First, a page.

In this age of big data, machine learning, predictive models are pervading every domain; it is very likely that algorithms will be used for many of the tasks that were previously considered complex and required human personnel to work on it. In the area of finance, traders and dealers are being replaced by computers. Execution algorithms have taken over the sell side of Wall Street and in many countries. These algorithms have turned “sell side traders” in to “sell side computer operators”. Wall Street and many other financial firms love this, as they have to deal less and less with the human side of things. This automation is also visible on the “Buy Side” where the fund managers have tools to directly send orders to the exchange using the broker’s infrastructure. At least most of the quant shops and HFT players largely employ computer professionals who love automated systems. A machinist is turning in to a machine operator. The author talks about the legal profession too, where automation is reducing the job of several hundred man hours to merely hours, by using pattern matching and statistical learning techniques. Given the way technology is going, the title of the chapter is apt. We will increasingly see white-collar jobs being done by a computer.
World and Screen
Location aids have always been improving as technology evolved. Simple maps, trail markers , star maps , nautical charts, compasses, sextants, lighthouses, buoys , signs posted on highways, have made our lives easier by helping us navigate the external world. These have been “aids” for us to navigate spaces. One might think that GPS is yet another step in the evolution of location aids. The author argues that GPS is a fundamentally different type of aid. In fact he desists from calling it an aid since GPS gives you step by step instruction to move from your origin to destination and you tend to follow it rather blindly. Unlike the analog world of digital aids, there is no “figuring out” to be done. The whole process of going from point A to point B is rather mechanistic. Ok, so what? Is it not ok to reach destination and let the details of the travel be taken care of by some software. Paper maps do not shepherd us from one place to another. They teach us how to think about space.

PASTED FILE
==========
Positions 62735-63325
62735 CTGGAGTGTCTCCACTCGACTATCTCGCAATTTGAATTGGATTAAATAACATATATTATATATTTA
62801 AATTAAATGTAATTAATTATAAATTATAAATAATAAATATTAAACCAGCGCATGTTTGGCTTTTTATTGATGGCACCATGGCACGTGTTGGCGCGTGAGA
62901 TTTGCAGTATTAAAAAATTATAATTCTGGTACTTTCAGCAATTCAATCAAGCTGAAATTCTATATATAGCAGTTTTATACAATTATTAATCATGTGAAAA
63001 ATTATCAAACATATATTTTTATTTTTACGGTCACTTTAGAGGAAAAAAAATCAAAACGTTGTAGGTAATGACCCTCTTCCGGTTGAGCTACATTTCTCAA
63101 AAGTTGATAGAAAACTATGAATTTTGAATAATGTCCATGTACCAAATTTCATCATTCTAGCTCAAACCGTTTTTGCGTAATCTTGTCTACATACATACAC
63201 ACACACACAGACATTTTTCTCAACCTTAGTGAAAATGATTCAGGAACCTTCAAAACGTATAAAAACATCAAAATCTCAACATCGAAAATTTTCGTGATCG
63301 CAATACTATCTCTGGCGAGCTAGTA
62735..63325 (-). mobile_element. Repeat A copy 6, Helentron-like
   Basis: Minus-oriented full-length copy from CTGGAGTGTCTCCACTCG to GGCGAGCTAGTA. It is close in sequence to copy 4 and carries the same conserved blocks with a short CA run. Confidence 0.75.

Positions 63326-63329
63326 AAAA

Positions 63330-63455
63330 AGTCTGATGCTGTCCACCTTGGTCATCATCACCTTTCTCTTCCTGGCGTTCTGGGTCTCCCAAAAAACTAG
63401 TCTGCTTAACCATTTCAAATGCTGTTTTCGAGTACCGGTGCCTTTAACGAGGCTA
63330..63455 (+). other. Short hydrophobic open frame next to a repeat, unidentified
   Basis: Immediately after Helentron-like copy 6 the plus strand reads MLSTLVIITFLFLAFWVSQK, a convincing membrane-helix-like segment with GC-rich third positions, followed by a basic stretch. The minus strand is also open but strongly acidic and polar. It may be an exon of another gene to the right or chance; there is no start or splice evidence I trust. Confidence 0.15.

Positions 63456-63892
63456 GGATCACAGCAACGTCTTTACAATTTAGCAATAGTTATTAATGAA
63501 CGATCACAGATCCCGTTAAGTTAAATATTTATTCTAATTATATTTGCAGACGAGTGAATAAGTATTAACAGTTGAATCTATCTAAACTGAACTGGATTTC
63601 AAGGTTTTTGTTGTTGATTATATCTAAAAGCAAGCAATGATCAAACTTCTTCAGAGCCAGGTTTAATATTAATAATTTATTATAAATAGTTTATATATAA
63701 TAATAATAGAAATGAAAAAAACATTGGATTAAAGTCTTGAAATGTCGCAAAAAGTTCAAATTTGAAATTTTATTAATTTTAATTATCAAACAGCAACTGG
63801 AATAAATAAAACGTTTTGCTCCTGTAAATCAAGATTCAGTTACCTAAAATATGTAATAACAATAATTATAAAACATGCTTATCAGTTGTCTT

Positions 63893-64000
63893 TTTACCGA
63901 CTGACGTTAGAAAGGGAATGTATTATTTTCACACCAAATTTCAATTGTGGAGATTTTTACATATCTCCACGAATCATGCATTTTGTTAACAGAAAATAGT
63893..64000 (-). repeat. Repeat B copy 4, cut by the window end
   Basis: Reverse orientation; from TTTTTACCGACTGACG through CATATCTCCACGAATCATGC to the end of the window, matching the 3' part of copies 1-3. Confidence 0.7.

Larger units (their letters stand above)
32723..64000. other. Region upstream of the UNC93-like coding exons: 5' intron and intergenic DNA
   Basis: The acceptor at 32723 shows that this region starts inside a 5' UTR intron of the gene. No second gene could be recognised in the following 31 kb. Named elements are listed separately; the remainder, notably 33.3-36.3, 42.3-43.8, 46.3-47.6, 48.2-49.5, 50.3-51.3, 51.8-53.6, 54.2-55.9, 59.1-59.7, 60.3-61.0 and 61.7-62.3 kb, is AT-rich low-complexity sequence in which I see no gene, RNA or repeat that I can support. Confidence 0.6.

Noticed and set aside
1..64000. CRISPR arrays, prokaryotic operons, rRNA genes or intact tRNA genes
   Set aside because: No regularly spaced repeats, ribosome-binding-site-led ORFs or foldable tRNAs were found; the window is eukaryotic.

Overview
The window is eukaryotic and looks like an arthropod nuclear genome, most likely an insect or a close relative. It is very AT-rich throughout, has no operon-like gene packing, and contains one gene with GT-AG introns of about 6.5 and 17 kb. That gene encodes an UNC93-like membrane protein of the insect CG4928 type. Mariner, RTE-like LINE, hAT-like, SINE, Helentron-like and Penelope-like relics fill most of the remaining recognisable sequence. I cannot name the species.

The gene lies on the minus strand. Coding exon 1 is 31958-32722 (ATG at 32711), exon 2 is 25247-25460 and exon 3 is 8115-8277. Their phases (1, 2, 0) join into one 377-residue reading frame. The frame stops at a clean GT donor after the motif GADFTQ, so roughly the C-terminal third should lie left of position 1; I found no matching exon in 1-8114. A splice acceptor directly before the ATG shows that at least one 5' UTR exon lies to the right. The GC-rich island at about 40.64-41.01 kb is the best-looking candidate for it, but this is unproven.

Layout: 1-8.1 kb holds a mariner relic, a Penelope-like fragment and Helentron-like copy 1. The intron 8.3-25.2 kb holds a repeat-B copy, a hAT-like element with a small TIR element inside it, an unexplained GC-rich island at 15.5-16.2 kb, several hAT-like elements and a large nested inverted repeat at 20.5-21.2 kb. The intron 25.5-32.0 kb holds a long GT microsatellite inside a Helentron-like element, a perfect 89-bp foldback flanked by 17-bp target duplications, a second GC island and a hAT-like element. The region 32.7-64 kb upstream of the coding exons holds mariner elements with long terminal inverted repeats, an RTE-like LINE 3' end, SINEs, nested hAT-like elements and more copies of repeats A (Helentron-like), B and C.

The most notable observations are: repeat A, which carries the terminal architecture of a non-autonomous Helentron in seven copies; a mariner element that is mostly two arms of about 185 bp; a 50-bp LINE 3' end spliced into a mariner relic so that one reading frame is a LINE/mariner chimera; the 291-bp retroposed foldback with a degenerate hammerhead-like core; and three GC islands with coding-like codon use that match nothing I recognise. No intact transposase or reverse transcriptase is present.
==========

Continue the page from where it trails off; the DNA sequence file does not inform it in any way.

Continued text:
The author cites many research articles on memory and says the more we use GPS, the less we build cognitive maps and hence it affects our memory building skills. There are specific areas in our brains that grow if we put effort in wayfinding. The more automatic wayfinding becomes, there is lesser chance of a growth in “space cells” and “grid cells”. Does it matter if we do not have enough of those cells?
In a 2013 article in Nature Neuroscience, Edvard Moser and his colleague György Buzsáki provided extensive experimental evidence that “the neuronal mechanisms that evolved to define the spatial relationship among landmarks can also serve to embody associations among objects, events and other types of factual information.” Out of such associations we weave the memories of our lives. It may well be that the brain’s navigational sense — its ancient, intricate way of plotting and recording movement through space — is the evolutionary font of all memory.
The author presents a scary scenario in which he compares our loss of spatial sense with the onset of Alzheimer’s disease. If we keep using automated tools for wayfinding, will we lose our spatial sense completely and be vulnerable to Alzheimer’s? The author cites a few experts who are of the view that in the years to come, dementia will strike people earlier and earlier.